Nuclear power plants, with a few exceptions, have mostly been one-off designs, each requiring extensive engineering analysis to make sure they were safe. If the car you drove were a hand built one-off instead of a mass produced clone of, it would cost millions of dollars to make sure that it was functional and safe for US roads as well. Also, when we stopped building them, we also lost the needed supply chains, only further increasing their costs.
The nuclear industry has responded to both of these issues by pushing for smaller and more standardized designs. These units are one-half to one-third (or smaller) in size and the core is assembled in a controlled factory setting, not on-site like the larger plants we built in the past. NuScale’s Small Modular Reactor is currently working its way through the Nuclear Regulatory Commission’s permit process, with hopes of deploying a dozen units in Idaho in the mid 2020s.
Although the total amount of nuclear waste generated by power plants is relatively small for all the electricity it has produced, the fight over what to (or not to) do with it is quite large. Yucca Mountain was probably the most politically possible waste storage site, until last week when President Trump reversed his stance on the controversial project. Perhaps the silver lining of the decision is that the site isn’t great for hosting the waste in the first place.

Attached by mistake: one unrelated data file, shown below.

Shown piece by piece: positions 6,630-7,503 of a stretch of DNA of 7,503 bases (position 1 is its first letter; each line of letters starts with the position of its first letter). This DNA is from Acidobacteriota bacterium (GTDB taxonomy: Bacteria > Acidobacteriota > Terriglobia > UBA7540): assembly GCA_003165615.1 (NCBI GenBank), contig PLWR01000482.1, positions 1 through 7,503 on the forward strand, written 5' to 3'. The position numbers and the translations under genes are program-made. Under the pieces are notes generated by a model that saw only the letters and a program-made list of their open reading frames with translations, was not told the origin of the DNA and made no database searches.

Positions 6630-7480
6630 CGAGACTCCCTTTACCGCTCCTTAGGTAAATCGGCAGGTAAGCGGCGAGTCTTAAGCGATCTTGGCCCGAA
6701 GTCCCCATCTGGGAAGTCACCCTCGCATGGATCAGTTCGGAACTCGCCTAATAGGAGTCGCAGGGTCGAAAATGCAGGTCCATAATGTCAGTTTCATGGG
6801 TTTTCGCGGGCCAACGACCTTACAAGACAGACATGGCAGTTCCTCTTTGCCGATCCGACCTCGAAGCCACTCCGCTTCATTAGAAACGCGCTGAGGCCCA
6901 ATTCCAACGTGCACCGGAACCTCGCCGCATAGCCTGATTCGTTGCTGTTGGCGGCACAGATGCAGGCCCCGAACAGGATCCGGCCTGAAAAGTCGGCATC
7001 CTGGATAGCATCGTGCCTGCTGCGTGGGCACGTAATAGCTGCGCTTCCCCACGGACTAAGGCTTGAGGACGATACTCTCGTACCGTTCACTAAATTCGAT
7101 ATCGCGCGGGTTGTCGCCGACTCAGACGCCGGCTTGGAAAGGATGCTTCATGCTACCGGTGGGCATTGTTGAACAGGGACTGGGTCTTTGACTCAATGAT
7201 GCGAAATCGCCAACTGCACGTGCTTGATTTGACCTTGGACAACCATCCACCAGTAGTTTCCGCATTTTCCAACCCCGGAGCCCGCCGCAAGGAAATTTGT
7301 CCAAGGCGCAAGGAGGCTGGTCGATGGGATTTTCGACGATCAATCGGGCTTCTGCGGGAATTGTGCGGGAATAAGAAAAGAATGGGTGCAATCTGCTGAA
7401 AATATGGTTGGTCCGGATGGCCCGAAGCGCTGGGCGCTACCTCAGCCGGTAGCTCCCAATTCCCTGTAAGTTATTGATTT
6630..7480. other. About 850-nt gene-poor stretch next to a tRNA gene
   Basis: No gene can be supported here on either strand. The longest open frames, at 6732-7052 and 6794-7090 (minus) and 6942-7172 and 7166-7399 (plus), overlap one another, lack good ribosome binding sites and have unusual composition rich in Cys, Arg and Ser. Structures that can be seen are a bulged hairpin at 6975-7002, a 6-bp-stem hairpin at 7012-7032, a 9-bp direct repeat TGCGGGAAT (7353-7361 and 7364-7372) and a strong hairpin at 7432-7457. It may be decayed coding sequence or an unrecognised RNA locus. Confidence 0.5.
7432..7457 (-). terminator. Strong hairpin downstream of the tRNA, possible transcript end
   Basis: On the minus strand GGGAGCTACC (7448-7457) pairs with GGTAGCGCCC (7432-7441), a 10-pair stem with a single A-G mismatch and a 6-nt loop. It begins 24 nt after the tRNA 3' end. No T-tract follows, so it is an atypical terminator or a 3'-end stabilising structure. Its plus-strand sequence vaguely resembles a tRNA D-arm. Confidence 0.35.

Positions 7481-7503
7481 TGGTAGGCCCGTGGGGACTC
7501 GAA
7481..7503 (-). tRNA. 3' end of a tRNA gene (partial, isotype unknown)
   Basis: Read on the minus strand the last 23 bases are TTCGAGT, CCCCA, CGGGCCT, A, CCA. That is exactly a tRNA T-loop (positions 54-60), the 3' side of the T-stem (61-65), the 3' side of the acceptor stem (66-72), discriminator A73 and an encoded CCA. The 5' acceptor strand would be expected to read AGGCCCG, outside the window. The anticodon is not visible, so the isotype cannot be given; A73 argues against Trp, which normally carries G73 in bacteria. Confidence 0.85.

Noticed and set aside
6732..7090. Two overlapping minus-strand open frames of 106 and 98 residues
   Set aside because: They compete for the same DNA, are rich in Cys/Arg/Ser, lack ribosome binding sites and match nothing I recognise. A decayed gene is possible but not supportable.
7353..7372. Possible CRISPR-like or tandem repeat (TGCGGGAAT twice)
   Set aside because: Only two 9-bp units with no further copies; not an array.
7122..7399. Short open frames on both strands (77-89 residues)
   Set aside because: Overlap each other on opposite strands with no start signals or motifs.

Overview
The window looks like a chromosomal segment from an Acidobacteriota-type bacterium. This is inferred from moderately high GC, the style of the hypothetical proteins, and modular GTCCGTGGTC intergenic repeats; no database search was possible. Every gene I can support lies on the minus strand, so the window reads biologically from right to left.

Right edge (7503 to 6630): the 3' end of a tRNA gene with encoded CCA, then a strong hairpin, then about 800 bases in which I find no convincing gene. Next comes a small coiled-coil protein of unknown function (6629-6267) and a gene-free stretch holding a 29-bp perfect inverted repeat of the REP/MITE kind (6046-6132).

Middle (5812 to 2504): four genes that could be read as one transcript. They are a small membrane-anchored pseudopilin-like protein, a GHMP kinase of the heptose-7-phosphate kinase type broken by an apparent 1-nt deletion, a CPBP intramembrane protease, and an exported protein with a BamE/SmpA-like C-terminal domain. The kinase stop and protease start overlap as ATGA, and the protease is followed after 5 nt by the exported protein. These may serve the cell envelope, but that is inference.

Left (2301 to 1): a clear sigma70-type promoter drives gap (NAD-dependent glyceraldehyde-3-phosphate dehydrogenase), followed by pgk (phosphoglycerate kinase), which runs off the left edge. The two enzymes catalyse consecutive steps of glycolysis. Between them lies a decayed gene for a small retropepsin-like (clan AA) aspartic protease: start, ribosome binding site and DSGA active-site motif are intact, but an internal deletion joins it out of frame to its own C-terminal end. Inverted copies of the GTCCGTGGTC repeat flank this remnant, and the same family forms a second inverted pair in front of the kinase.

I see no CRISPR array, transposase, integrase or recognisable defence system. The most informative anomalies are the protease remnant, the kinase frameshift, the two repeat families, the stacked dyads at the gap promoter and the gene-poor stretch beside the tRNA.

The best location to store the waste, the Waste Isolation Pilot Project (WIPP), cannot currently take commercial nuclear waste. The WIPP site is better than sites like Yucca Mountain because overtime, the WIPP’s salt formation actually engulfs and seals off the waste. The rock only allows water to move about one inch in 270 million years, which would likely work for our purposes, whereas Yucca Mountain is much more permeable.
The road leading to the Yucca Mountain nuclear waste repository, in Nevada. | Location: Yucca … [+]
Corbis via Getty Images
Also, the US nuclear industry workforce is aging and having trouble finding replacements as competition from other sectors is high. Retiring plants and a shrinking workforce also have national security implications as weapons inspectors also come from this sector.
4. How does the US nuclear sector compare globally?
The US is the number one producer of electricity (over 800 TWh, 30% of the world’s total) from nuclear power plants, more twice as much as second-place France. However, France is first in terms of percentage of electricity from nuclear at over 70%, giving them one of the lowest carbon intensities of electricity of large nations.
China currently leads with world in nuclear power plant construction with 11 units, totaling just over 11,000 MW, coming online by 2024, followed by South Korea, UAE, and India with over 5,000 MW each. The US currently has two reactors under construction totaling about 2,500 MW.
Global nuclear generating capacity by region in 2015.
US ENERGY INFORMATION ADMINISTRATION
While nuclear power is growing in some parts of the world, such investments are seen as quite radioactive in the US. Time will tell if small modular reactors are able to provide a new nuclear renaissance, but it appears that the days of building the large plants are over. Other nuclear technologies, such as thorium and fusion need more R&D before they are ready to make their mark, if they ever do. However, if we do decide that we want to fully decarbonize the grid, firm low-carbon sources of electricity, like nuclear, are helpful in keeping the lights on for a reasonable cost.